To those who love FREEDOM and DEMOCRACY yesterday was a sad day in history. Venezuela had a chance to vote in democracy, but instead Venezuela is left with a communist infatuated with the dictator in Cuba and filled with hatred towards the United States. Do we give up? No! Who said this struggle was going to be easy?
Now sit down before you hurt yourself! The rhetoric has begun:
Chavez Wins Re-Election by Wide Margin
Dec 04 1:44 AM US/Eastern
By IAN JAMESAssociated Press Writer
President Hugo Chavez won re-election by a wide margin Sunday, giving the firebrand leftist six more years to redistribute Venezuela's vast oil wealth to the poor and press his campaign to counter U.S. influence in Latin America and beyond.
Challenger Manuel Rosales conceded defeat but vowed to remain in opposition. During the campaign, Rosales accused Chavez of edging Venezuela toward authoritarian rule and warned the president could undertake even more radical policies if re-elected.
Minutes after the results were announced, Chavez appeared on the balcony of the presidential palace singing the national anthem. He pledged to deepen his effort to transform Venezuela into a socialist society.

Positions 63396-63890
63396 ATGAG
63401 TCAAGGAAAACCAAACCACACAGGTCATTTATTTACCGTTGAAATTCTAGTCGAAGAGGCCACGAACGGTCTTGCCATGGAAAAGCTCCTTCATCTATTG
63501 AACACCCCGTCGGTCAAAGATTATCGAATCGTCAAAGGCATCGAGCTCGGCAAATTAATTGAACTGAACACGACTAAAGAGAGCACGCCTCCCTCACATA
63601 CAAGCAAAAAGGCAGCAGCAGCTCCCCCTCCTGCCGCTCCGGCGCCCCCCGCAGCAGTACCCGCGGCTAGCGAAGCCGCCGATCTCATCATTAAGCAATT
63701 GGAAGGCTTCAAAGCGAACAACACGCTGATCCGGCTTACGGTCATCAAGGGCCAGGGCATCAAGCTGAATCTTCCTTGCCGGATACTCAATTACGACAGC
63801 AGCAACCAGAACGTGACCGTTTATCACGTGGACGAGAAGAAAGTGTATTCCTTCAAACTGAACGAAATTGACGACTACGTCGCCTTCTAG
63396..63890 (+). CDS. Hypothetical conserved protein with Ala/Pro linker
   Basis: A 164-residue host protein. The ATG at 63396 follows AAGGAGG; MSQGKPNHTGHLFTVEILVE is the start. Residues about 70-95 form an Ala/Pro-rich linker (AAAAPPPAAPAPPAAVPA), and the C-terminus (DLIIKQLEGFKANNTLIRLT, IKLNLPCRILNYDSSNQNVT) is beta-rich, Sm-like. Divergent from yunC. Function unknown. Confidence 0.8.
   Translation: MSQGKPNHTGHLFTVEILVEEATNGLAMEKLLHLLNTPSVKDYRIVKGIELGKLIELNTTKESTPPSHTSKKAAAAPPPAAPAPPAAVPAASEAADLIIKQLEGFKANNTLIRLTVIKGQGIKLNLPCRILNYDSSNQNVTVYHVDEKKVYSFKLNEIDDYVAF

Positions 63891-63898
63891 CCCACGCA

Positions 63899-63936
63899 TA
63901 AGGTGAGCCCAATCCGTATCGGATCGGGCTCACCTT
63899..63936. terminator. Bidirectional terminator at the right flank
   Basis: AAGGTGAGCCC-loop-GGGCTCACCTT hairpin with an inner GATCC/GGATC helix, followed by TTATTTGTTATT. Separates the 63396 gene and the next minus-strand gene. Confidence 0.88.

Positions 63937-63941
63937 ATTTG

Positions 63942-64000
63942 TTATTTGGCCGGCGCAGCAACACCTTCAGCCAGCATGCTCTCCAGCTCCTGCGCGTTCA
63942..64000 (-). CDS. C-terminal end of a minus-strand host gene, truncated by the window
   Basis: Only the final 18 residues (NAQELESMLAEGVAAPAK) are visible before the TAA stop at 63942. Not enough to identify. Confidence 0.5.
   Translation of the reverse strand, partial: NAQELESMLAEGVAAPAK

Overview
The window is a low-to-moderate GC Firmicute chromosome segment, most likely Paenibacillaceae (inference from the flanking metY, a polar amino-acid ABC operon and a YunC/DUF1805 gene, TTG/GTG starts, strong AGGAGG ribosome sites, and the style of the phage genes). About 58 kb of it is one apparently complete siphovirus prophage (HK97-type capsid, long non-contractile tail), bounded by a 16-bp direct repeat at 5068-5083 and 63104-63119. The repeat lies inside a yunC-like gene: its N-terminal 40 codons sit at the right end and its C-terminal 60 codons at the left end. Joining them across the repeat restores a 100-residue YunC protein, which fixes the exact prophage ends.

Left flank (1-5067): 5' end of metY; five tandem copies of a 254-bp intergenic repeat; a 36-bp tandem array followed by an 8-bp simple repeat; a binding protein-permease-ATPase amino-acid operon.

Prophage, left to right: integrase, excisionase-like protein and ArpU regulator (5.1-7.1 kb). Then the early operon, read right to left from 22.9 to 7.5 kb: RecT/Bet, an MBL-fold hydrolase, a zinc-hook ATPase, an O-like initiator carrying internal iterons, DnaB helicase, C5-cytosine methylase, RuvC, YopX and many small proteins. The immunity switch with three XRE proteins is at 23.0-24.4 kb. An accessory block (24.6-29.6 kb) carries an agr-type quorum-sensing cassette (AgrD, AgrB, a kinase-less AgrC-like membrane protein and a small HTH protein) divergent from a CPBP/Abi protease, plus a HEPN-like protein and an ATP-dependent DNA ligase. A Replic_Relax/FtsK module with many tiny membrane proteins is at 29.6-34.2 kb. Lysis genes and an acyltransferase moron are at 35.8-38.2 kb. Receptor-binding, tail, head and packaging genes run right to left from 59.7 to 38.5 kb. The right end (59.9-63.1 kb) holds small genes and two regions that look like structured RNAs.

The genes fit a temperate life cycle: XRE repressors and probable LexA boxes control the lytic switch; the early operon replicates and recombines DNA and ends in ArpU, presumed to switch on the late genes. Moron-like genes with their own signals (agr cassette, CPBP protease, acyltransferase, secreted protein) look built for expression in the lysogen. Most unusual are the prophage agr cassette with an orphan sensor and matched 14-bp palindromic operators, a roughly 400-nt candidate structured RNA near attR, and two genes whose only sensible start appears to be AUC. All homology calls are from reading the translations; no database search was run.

"Long live the socialist revolution! Destiny has been written," Chavez shouted to thousands of flag-waving supporters wearing red shirts and braving a pouring rain.
"That new era has begun," he said, raising a hand in the air. "We have shown that Venezuela is red!... No one should fear socialism... Socialism is human. Socialism is love," Chavez said. "Down with imperialism! We need a new world!"
Since he first won office in 1998, Chavez has increasingly dominated all branches of government and his allies now control congress, state offices and the judiciary. He has called President Bush the devil, allied himself with Iran and influenced elections across the region.
Chavez also has used Venezuela's oil wealth to his political advantage. He has channeled oil profits toward multibillion-dollar programs for the poor including subsidized food, free university education and cash benefits for single mothers. He has also helped allies from Cuba to Bolivia with oil and petrodollars.
He now promises to solidify his social program.
With 78 percent of voting stations reporting, Chavez had 61 percent to 38 percent for challenger Rosales, said Tibisay Lucena, head of the country's elections council. Chavez had nearly 6 million votes versus 3.7 million for Rosales, according to the partial tally.
Turnout among the 15.9 million eligible voters was 62 percent, according to an official bulletin of results, making Chavez's lead insurmountable.
"We will continue in this struggle," Rosales told cheering supporters as he conceded defeat.
Some supporters at his campaign headquarters wept, while others were clearly angry.
"We have to do something," said Dona Bavaro, a 36-year-old Rosales supporter. "My country is being stolen. This is the last chance we have. Communism is coming here."
Rosales, a cattle rancher and governor of western Zulia state who stepped down temporarily to run against Chavez, focused his campaign on issues such as rampant crime and corruption, widely seen as Chavez's main vulnerabilities.